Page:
The 3,000-capacity venue was pretty intimate for a multi-billion-view YouTube sensation and someone who’s been rocking the European and US summer festival circuit. But if Dua Lipa’s trajectory carries on as it has been, it’s probably one of the last times anyone will see her so up-close. From start to finish she was amped up to 11, moving, shaking, jumping, kicking and even headbanging.
And that’s exactly what Dua Lipa’s brand of “dark pop” calls for. The sound from her three-piece band was nothing short of immense. The drummer had to be hooked up to electronic pads because his huge, booming chops would have made Wagner’s hair stand on end. The guitarist and bassist were doubling up with a pair of keyboards each (plus accessories), and, oh man, did they have some seriously big sounds wired into them.
But Dua Lipa’s voice was big and strong and up to the task as it soared over this barrage of basslines and grooves. She was confident, she was sexy, and she was thrilled to be in Bangkok.
When the curtain dropped and she began striding to the front of the stage wearing oversized checked silk pants and sequinned, strappy crop-top, the crowd was right up for the infectious beat of Blow Your Mind.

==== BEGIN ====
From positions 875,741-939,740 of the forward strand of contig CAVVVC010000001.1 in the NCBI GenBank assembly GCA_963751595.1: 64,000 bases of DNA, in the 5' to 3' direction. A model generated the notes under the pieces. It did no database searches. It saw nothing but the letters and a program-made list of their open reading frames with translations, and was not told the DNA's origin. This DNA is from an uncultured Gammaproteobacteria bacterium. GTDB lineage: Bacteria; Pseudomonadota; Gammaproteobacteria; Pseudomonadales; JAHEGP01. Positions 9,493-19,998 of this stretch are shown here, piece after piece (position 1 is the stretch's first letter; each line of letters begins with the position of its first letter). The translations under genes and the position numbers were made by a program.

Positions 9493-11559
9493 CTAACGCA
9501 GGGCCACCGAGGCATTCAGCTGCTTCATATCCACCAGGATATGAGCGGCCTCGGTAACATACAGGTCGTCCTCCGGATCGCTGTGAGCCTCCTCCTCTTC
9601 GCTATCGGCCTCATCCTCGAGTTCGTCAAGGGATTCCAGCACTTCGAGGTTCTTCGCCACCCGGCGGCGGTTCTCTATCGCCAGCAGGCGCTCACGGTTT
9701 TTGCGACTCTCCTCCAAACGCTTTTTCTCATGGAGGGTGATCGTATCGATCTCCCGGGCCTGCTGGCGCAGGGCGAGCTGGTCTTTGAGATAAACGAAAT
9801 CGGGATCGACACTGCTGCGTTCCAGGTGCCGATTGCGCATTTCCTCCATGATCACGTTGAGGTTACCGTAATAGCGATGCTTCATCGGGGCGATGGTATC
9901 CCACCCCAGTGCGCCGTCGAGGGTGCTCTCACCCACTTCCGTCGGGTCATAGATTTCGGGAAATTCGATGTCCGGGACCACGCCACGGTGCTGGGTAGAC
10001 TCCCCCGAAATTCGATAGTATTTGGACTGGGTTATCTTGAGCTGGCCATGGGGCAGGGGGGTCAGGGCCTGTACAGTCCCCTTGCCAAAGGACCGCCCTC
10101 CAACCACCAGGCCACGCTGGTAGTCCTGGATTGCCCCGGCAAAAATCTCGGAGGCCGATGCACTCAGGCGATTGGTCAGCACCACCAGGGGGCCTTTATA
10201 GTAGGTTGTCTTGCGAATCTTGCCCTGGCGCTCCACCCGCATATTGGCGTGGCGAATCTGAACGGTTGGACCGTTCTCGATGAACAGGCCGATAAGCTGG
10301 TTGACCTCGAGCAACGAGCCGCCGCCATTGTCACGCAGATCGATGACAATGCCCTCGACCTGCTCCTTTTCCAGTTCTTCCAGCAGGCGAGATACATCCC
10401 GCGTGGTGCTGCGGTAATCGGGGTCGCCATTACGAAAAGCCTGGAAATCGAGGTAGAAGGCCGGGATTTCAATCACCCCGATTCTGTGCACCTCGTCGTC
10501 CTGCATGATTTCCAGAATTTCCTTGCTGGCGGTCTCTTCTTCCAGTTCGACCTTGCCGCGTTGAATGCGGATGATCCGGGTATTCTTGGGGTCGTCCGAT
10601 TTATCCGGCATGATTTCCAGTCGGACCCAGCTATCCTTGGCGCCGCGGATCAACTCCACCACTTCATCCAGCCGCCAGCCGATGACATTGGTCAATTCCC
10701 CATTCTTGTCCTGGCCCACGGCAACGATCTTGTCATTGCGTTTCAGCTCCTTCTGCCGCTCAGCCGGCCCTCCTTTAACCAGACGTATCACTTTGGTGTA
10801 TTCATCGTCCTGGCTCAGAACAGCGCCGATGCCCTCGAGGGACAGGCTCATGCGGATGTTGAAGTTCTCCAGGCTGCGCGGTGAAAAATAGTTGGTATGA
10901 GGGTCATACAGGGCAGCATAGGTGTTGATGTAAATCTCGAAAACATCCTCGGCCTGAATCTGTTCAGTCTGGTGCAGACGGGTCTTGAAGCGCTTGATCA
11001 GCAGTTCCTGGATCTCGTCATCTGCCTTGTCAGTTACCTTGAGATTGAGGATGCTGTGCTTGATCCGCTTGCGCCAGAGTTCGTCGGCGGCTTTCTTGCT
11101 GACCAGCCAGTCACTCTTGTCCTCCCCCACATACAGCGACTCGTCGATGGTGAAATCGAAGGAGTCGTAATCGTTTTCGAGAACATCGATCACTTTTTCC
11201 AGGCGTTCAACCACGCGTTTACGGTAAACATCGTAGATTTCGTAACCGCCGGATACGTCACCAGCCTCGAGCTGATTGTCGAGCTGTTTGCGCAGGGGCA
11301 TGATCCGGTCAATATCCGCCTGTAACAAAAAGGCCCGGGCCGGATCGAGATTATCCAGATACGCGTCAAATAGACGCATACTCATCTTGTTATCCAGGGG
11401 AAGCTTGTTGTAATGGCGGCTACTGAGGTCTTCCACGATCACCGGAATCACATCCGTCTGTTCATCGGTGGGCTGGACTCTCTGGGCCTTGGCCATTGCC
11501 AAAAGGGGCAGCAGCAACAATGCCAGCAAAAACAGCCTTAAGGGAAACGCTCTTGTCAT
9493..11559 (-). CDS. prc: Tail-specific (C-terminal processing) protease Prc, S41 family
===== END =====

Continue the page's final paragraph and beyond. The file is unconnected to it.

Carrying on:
And without giving the audience a chance to catch its breath, Dua Lipa, ably supported by her two dancers and two backing singers, had barrelled high-speed through Dreams/No Lie, My Love, Lost In Your Light, High and Garden.
Each tune upped the ante and Dua never stopped giving her all. It was pretty impressive to watch somebody so athletic maintain such a powerful presence with her voice.
That alone sets her apart from so many other female performers. Her fans get the lowdown moves and the high-up notes. And audience participation was great from beginning to end, everyone singing along with Dua, as well as some great back-and-forth moments.
Perhaps the edgiest crowd interaction came at the penultimate number: IDGAF. The huge screen for visuals was “interrupted” with a warning about “explicit language and behaviour”.
The next song was for all the “**** boys who have done you wrong”. And anyone who wanted to join in had to “put your middle finger up”. It was really something, to see hundreds and hundreds of 15-year-old (and younger) girls raise the rigid-digit salute and sing “I don’t give a ****” at the top of their lungs.
Adult chaperones everywhere were raising their eyebrows, and I’m pretty sure that ultimate arbiter of Thainess, Gen Prayut, felt a shiver run down his spine, wherever he was.
Please, kids. Can we have some more?
After that shocking display of teenage rebellion, the beat kicked in for Dua’s global smash, New Rules, and once again she had the crowd in her hand, urging them to get low and bounce up. And they obliged, so much so that the concrete floor of the hall began to flex and move in a huge, euphoric high-energy climax.
We were treated to 19 perfectly timed songs in 90 minutes, reflecting the pitch-perfect pop coming out of London at the moment, and delivered by an on-fire Dua Lipa, whose look and style embody the now. I think we’ll be seeing more of her.
– Chris Ayre